How Mystery Shopping Works

Mystery shopping is a research tool used by market research companies, watchdog organisations, and companies themselves to gather information about products and/or services, customer service standards, compliance with regulations or promotions and more.
Before visiting a store, mystery shoppers receive a detailed brief or questionnaire to understand and remember. After visiting each store, the mystery shopper completes a questionnaire that is used to prepare reports on the shopping experience.
Companies who mystery shop use the information gathered by the mystery shoppers to help them make business decisions. A number of different people within each organisation read the reports shoppers write up on their experience.
Companies generally mystery shop in ‘cycles’. Some businesses have their stores mystery shopped in monthly cycles, whilst others shop on a quarterly or just when they need them. The frequency of shops within each ‘cycle’ can also vary from weeks to as little as a few days. Mystery shops can be required to be completed on certain days of the week or times of the day depending on what the business wants the shoppers to check.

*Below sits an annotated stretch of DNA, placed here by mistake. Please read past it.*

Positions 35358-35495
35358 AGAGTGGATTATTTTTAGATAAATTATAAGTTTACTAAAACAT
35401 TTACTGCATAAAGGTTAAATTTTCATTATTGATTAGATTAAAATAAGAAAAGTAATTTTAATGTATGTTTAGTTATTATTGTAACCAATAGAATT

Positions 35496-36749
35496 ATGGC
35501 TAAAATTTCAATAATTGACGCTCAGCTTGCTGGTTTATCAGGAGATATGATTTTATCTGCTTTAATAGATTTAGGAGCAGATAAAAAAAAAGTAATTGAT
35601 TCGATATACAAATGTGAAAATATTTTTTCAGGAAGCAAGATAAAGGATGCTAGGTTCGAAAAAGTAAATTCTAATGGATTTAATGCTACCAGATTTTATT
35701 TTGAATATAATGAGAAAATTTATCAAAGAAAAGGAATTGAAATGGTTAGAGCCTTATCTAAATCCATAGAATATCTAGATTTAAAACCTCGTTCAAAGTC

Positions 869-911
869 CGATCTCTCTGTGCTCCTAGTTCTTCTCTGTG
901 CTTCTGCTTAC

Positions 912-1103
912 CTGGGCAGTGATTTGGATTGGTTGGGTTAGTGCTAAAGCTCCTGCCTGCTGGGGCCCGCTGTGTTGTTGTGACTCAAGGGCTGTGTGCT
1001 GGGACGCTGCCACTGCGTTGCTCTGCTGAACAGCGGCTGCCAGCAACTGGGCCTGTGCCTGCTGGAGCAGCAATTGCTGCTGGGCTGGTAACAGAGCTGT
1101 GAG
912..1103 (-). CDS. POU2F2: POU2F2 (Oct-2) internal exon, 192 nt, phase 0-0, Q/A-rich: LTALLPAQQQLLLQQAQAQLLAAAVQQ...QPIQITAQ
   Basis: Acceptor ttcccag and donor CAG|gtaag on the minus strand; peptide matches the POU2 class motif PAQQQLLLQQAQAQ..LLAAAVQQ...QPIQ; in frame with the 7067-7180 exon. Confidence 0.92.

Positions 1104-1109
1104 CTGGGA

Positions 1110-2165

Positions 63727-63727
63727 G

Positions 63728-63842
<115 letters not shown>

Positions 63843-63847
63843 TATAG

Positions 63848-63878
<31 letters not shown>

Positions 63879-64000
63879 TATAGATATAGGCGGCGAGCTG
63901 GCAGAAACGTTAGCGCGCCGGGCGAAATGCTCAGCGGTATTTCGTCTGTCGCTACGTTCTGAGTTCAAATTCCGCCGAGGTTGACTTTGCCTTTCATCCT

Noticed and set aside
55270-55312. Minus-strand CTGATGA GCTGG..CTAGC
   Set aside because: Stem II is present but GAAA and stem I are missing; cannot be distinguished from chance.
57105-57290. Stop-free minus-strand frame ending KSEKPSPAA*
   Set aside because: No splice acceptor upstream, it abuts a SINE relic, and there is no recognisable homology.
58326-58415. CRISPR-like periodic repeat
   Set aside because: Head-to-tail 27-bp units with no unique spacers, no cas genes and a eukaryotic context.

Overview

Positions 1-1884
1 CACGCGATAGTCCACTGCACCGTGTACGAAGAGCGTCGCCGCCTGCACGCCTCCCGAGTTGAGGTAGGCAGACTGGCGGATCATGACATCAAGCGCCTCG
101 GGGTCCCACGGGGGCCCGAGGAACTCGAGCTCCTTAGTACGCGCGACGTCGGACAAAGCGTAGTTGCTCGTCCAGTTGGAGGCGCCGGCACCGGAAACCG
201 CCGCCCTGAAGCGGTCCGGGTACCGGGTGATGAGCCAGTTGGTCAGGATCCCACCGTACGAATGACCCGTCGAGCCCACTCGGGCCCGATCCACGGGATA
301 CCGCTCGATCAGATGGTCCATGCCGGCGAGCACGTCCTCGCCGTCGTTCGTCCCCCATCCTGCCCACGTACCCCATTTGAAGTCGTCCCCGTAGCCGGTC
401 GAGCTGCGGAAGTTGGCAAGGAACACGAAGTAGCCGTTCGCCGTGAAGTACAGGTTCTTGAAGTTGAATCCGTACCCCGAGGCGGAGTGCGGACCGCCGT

The mystery shopper themselves are often given instructions to the make the transaction atypical to make the testing of the employees service skills more stringent or relevant to a service issue that the business may be having. In addition to this, shoppers will often blend in the crowd of regular shoppers while they are evaluating. They might be required to take photographs or measurements, return purchases, or count the number of shoppers in the store at the time. Also, they may be required to use a timer or a stopwatch.
The rate of pay for each assignment depends on the complexity of the questionnaire and what the shopper has to do. The pay rate is determined based on the complexity of the assignment, length of time taken to complete it and whether a purchase is required.
Mystery shopping projects are extremely deadline driven. The project cycle does not end when mystery shoppers have submitted their reports – there are further steps which need to occur before a report can be generated to a business.
What also needs to be remembered is that the results supplied by mystery shopping organisations should only be used for the advantage of employees. In other words, employees should not be sacked over the way that they perform when they are being assessed by a mystery shopper as it is an inappropriate use of data. However, there have been instances where an employee has been fired on the basis of the returned data.


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